_________________
Without the revolutionary party, every revolt will exhaust itself within the system.” Onorato Damen

http://www.leftcom.org/en


Report this post
Top
 Profile  
 
 Post subject: Re: Why isn't there a tent organisation for ultra-left
PostPosted: Thu Sep 20, 2012 11:10 am 
Offline
Comrade
User avatar

Joined: Thu Apr 07, 2011 2:55 pm
Posts: 1315
Has thanked: 398 time
Have thanks: 938 time
Actually Lenin did support militarization until just a few months before the big party meetings [can't remember if it was the convention] in 1920, letting Trotsky absorb all the criticism for what had been their mutually agreed upon policy.

I would like to see a reference in Trotsky's writings supporting this assertion that Trotsky believed a militarized SU could have conquered the world, particularly as Trotsky was opposed to the whole notion of bringing about the revolution by bayonet point during the argument about attempting to take all of Poland during the civil war.

And FWIW, this:
Quote:
And the real elimination of all communist workers and bolscevics was something done by a state aparatus dominated by a new class, wich had nothing to do with the bolscevic party (it was simply other people mostly tecnicians and bourgeois opportunists seeking for power),


is 1. just ******** 2. one of the problems with the "new class" theory-- it ignores the limitations of the revolution itself, the "disenfranchisement," so to speak, of the class, the actions taken by the Bolsheviks themselves that sacrificed "world revolution"-- as in Turkey; in short, it is as ahistorical as the arguments by Mensheviks etc. that no proletarian revolution was possible in Russia; that the Bolsheviks were always usurpers.

You want to know why there's no "tent organization"? Because nobody gives a **** about historical materialism; everybody is selling an ideology, an epitaph for a corpse.

_________________
Quite an experience to live in fear, isn't it?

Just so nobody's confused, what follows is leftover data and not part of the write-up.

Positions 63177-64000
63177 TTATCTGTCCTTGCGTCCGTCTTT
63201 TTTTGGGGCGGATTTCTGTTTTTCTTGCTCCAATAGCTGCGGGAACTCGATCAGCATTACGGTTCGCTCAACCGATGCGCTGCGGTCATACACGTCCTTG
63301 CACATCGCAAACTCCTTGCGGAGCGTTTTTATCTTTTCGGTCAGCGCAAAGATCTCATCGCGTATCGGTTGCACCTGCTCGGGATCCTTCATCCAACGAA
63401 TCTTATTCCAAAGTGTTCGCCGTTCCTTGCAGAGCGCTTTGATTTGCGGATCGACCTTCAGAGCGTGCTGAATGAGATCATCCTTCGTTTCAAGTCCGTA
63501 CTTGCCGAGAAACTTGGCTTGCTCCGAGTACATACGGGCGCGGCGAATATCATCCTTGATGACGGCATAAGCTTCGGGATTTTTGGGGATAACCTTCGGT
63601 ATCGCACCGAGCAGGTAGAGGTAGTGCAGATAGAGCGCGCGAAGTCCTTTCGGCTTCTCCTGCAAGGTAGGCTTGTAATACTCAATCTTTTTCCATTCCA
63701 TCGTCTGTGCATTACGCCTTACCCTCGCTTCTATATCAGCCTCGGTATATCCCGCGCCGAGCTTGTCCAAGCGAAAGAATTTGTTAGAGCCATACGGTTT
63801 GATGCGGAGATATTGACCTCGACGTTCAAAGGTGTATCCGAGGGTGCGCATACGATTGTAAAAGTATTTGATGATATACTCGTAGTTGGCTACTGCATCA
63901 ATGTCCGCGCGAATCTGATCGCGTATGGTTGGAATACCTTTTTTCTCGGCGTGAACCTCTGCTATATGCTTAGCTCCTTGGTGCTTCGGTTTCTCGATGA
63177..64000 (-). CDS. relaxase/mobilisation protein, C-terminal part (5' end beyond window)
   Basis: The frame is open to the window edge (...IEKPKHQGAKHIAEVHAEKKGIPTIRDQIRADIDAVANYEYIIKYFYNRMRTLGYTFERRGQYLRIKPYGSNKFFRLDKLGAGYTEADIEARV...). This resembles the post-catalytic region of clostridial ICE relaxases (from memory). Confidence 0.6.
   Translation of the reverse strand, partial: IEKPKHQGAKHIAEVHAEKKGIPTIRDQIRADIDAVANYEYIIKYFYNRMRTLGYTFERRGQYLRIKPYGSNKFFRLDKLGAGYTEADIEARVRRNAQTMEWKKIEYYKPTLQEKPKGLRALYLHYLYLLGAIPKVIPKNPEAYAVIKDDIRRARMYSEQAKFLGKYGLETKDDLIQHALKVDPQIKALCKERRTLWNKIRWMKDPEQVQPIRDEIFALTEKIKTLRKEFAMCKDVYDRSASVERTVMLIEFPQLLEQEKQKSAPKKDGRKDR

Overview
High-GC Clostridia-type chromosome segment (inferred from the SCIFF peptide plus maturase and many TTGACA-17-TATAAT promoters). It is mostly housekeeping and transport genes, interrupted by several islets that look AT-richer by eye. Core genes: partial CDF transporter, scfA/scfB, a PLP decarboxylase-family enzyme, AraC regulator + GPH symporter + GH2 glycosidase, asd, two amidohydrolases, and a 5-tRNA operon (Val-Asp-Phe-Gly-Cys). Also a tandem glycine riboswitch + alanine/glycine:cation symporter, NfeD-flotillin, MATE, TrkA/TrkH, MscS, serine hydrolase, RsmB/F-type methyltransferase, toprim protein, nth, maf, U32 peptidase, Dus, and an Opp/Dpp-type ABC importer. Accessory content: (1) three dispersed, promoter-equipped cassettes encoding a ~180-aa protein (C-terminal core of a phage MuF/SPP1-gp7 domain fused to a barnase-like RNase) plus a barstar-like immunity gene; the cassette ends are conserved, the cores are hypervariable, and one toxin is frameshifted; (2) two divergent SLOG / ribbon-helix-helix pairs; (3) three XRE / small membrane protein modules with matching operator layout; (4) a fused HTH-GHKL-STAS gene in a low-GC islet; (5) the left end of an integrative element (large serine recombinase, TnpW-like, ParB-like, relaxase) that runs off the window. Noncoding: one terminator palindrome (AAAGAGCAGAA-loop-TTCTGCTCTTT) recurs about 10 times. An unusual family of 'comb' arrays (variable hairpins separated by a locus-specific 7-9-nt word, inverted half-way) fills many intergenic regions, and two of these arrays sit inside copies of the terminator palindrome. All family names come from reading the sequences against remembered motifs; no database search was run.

That's what it is to live the life of a slave.


Report this post
Top
 Profile  
 
 Post subject: Re: Why isn't there a tent organisation for ultra-left
PostPosted: Fri Dec 28, 2012 4:43 am 
Offline
Comrade
User avatar

Joined: Wed Jul 20, 2011 5:39 pm
Posts: 63
Has thanked: 25 time
Have thanks: 32 time
I've never been particularly well-read regarding the Russian Revolution, but I'm reading a book currently that analyzes a lot of these policy issues (from a non-Marxist perspective) and I have to say that I've come to the conclusion that, while programs like NEP were troubling solutions, there just weren't a lot of good choices for the USSR at that time. Or any good choices, really. It did seem like Lenin and the Bolsheviks were constantly cursed by this seemingly paradoxical notion that socialist revolution had broken out in a country with a productive system that had not reached maturity yet. There was some significant development in the Russian Empire but it was definitely not on the level of certain other countries in Europe. And when the prospects of revolution happening in those countries failed to materialize, other options had to be considered. One such option was trying to develop the USSR into a modern economy like those of western Europe, and I suppose some wagered that a way to do this (in the midst of economic collapse following the revolutionary & civil war) was to use a state-dominated/state capitalist market mechanism of some sort, hence NEP. Inject a little capitalism and "free enterprise and trade" under the "political power of the proletariat" in order to build a good economic base to get to socialism off of, which Lenin thought could be built at the soonest in a couple decades.

There are some big problems with that. The obvious one is that you're constructing this entire edifice of capitalism and hoping that you'll get to socialism at the other side. I'm not sure that one can consciously construct something that was unconsciously built (or at least not built by people anxious only to create one system just to leap from into the "next stage") But at the same time I don't really know of many good options for the situation that would be in compliance with Marxist thought. It was a really bad situation and Lenin if nothing else was a pragmatist who was dealing rather reactively with the constant problems facing the USSR, so you got NEP.

There are still a lot of communists who seem to think ultra-industrialization was the way to go. Eventually it just became something that people thought was a matter of pure survival, though. This was Trotsky's belief and I guess Stalin's as well. But to me these beliefs vis-a-vis industrialism (ie, that an entity which is itself supposed to arise from a late stage, mature capitalist productive capacity, the communist party of the proletariat, can consciously construct the economic conditions for socialism/communism and have society not be hell on earth) always seems to run into these voluntaristic notions that of course reached their nadir under Stalin and Mao.

I'm still learning about these things but that's just my impression/opinion...


Report this post
Top
 Profile